With a view to reduce crop wastage of Rs.50,000 crore per year and increase share of processed food in the country to 20% from the present 6%, the government is setting up 30 food parks in next 5 years with a public-private partnership. These parks could also be given SEZ and other fiscal benefits to reduce production cost and increasing competitiveness.
The food processing industry in India will require investments of Rs.1 lakh crore, of which government will contribute 10% and rest by private sector. These food parks will be spread over 10 to 100 hectares. Minimum size of 10 hectares shall enable smaller food processing units to start operation within the SEZ.
Considering the high risks involved in the food processing sector, the government will provide a subsidy of Rs 50 crore per park to private investors. These food parks will provide direct employment to 28 lakh people, and will have cold warehousing, grading centers and research laboratories.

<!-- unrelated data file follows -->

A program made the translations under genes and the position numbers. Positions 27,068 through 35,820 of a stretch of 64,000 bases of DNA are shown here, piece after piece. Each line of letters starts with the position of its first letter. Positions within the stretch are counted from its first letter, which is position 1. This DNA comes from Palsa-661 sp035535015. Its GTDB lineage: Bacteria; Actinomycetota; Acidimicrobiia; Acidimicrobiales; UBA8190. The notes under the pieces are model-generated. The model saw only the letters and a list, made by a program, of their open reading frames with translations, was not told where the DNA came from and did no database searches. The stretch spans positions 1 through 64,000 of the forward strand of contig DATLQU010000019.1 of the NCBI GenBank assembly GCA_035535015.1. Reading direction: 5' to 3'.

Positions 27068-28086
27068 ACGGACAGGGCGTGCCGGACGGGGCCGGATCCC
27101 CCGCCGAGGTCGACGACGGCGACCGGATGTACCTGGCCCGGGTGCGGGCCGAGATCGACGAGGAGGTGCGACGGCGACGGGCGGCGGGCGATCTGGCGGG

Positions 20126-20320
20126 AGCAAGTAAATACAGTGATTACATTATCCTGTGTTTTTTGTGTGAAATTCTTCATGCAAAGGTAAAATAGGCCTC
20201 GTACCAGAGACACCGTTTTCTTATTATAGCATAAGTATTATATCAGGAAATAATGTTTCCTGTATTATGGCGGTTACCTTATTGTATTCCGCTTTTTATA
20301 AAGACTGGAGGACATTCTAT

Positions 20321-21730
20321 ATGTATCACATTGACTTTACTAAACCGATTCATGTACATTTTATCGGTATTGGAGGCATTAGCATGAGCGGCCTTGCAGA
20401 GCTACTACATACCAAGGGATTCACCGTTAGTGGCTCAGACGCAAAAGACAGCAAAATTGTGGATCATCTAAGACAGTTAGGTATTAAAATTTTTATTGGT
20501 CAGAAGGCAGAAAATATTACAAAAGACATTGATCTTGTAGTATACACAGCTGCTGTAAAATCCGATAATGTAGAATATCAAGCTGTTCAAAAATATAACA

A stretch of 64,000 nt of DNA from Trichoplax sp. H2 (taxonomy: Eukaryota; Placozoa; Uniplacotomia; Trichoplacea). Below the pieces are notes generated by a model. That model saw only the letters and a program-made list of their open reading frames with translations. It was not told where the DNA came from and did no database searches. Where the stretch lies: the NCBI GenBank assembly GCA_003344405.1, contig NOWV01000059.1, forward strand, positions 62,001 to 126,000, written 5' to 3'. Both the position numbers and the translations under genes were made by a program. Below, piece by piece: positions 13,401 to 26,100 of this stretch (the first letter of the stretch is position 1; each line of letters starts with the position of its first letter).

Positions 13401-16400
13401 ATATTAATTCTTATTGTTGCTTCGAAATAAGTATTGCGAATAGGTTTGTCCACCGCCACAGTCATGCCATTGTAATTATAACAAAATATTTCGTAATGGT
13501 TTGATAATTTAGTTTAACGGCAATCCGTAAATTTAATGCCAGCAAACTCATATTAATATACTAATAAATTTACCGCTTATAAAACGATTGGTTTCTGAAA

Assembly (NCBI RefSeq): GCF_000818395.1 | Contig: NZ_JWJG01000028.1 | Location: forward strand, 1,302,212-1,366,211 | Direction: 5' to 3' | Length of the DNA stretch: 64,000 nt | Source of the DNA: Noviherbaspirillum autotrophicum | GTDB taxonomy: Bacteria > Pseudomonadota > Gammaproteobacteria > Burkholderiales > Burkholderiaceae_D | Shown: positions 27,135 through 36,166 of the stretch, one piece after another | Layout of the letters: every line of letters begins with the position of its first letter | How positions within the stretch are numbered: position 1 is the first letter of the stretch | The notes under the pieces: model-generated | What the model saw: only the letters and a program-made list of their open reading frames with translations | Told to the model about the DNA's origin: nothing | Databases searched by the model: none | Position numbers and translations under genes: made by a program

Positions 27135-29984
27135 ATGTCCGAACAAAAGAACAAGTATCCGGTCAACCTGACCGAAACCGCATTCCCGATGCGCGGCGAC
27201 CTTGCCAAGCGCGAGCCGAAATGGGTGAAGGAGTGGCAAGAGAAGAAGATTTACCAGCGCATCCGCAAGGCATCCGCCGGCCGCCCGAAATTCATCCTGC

The World Bank is giving priority to the food processing sector in India and providing supports in improving the supply chain. Owing to 100% FDI allowed in this sector, many foreign companies have shown interest to invest in this sector.
The Kenpo Group is interested in setting up food parks in India while San Francisco-based Amy’s Foods, a organic and packaged food services company, and Los-Angeles based food retailer and marketer Melissa wants to start operations in India. Another American company, Dole wants to building cold chains and supply processed food from India.
Apart from this large MNCs Pepsi, Hershey, Cargill and P&G have shown interest to invest in this sector. Another US-based company has requested for supply of 2 million litres of flavoured milk in tetra packs per month from India.
Among Indian entities, the government is in talks with Reliance Retail, Bharti Enterprises, ITC and Tata to develop the infrastructure and build a supply chain for the unorganised food processing sector.
The opportunities are huge in this sector owing to rising demand and consumption, and if implemented properly the food parks may do what IT Parks did to Indian economy.